Bowler hits right note de­spite be­ing off key at times

Weekend Herald - - Cricket - David Leg­gat in Welling­ton

You have to hand it to Neil Wag­ner; what­ever the state of the game, what­ever the tem­per­a­ture, how­ever un­promis­ing the sit­u­a­tion, you can bank on him putting in a gut- bust­ing shift.

Things don’t al­ways work out for the bouncy left- armer, and he can be costly if bats­men col­lar his short- of- a-length modus operandi.

But he’ll never die won­der­ing and yes­ter­day Wag­ner, who ad­mit­ted to not feel­ing the ball was com­ing out well in the morn­ing, had a day to truly savour, helped by some lame West Indies bat­ting.

Wag­ner, sec­ond change be­hind the strictly medium- pace dob­bers of Colin de Grand­homme, got through 14.4 overs un­changed other than for lunch and was al­ways chal­leng­ing.

Few bowlers can match Wag­ner for tenac­ity and will­ing­ness to push him­self with a short- pitched at­tack plan, which calls for con­sid­er­able craft not to pull the ball down too short and to keep bats­men hop­ping. How else to ex­plain his suc­cess?

“It was a bit of a bizarre day to be hon­est,” Wag­ner said. “I felt hor­ri­ble to be hon­est. It just felt like I didn’t have great rhythm.

“Even­tu­ally we worked to­wards a plan and it came off. I’ve bowled a lot bet­ter on other days when you don’t get a wicket, then you get days like this.”

He did get help at times. Some of the bats­men looked as com­fort­able as a drunk step­ping into a ca­noe.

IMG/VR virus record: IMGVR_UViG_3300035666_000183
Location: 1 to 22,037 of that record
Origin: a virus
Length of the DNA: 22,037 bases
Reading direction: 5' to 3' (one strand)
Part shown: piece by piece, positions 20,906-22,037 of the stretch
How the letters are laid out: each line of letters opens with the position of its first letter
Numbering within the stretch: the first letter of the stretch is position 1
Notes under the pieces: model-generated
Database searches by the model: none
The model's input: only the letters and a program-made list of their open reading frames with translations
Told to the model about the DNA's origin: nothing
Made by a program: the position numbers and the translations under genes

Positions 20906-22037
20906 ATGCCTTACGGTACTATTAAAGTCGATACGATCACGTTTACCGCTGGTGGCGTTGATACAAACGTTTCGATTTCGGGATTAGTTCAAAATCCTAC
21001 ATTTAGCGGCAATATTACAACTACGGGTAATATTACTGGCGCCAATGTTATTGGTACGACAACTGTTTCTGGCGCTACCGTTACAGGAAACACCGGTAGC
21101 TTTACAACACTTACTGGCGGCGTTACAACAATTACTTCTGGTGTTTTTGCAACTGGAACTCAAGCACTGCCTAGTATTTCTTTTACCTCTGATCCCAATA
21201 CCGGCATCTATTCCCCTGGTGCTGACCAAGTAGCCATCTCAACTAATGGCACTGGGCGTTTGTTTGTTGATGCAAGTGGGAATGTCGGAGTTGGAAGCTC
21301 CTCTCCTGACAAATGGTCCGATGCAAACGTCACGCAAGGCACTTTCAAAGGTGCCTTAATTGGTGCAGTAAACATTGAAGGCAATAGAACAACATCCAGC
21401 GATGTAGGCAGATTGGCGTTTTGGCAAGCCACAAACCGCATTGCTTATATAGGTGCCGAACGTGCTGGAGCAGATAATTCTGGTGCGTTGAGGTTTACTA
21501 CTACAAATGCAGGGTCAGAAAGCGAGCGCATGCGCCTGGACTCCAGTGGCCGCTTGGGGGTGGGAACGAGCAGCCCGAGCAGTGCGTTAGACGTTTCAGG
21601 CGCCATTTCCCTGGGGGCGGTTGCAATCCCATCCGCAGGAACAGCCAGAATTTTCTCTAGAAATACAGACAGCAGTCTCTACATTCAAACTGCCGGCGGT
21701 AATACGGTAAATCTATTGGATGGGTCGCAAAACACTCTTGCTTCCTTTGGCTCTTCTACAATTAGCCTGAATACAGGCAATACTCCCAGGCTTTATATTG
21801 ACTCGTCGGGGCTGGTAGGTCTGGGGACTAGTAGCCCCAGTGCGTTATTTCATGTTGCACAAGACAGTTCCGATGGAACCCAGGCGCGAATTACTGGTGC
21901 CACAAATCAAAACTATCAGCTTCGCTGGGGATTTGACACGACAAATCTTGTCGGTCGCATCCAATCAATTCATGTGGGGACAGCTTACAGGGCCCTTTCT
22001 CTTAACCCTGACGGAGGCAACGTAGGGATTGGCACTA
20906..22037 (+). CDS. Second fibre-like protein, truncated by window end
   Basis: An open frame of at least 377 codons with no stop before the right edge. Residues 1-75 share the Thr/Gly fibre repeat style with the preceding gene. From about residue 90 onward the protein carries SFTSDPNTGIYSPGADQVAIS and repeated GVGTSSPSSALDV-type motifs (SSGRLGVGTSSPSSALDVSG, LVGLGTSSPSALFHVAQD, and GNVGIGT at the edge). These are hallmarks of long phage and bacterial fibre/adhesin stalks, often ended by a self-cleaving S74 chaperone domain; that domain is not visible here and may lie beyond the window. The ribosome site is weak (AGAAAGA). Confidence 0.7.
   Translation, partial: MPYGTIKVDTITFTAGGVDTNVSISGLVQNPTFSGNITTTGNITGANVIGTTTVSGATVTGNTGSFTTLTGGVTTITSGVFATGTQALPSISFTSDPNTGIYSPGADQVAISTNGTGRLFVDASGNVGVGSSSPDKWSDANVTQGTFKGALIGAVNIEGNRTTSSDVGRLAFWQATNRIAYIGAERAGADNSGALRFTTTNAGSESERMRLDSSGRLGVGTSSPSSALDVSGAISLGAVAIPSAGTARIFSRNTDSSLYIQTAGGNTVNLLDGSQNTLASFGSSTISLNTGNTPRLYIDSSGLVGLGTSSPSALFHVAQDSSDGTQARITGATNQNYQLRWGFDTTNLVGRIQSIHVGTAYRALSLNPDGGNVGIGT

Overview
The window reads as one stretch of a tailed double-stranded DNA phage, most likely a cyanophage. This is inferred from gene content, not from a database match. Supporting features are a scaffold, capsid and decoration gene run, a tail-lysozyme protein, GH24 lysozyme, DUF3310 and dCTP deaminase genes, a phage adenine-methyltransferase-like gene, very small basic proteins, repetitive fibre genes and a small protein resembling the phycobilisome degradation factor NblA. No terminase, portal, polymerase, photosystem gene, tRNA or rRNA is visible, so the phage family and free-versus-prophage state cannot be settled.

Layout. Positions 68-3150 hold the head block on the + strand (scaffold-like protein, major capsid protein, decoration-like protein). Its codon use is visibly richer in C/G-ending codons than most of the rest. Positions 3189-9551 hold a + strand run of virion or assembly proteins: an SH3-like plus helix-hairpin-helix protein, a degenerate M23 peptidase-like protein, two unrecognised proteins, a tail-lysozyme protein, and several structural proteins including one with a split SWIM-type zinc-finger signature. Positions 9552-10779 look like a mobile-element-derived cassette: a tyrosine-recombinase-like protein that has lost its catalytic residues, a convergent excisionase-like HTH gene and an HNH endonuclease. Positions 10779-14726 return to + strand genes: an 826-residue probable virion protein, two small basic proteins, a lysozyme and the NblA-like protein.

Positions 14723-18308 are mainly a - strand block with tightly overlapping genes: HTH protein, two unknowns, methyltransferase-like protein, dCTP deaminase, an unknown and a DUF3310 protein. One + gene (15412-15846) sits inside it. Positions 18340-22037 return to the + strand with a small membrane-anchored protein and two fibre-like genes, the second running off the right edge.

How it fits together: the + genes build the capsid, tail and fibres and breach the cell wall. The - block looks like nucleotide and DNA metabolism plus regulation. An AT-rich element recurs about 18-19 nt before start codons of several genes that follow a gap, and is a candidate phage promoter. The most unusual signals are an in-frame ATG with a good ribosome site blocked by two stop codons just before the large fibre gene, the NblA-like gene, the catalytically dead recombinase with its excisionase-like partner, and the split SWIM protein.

Shim­ron Het­myer, Shai Hope and Ros­ton Chase should all have been look­ing hard at them­selves in the pavil­ion af­ter giv­ing Wag­ner an as­sist.

Last man Shan­non Gabriel be­came Wag­ner’s 600th first- class wicket. Only Richard Hadlee twice and Chris Cairns have bet­ter test in­nings fig­ures.

But Wag­ner says he’s “not re­ally” a sta­tis­ti­cally- driven player.

“It’s a funny one but if you take none- for and win the game, that’s the most im­por­tant thing for me.

“There’s no runs or wick­ets on the couch. What­ever I can do for the team to get a re­sult is the most im­por­tant thing. The things you re­mem­ber for the rest of your life are test vic­to­ries.”

The West Indies coach Stu­art Law said his bats­men were “bit­terly dis­ap­pointed” with their ef­fort, but he was im­pressed with Wag­ner.

“He’s a funny char­ac­ter,” the for­mer Aus­tralian bats­man said.

“He’s not very tall, not su­per quick but his bumper skids and that can be off­putting.

“Fair play to him, he bowled well and ag­gres­sively and we helped him out with a few free­bies.”

Pic­ture / Photosport

Neil Wag­ner cel­e­brates the wicket of Shim­ron Het­myer.

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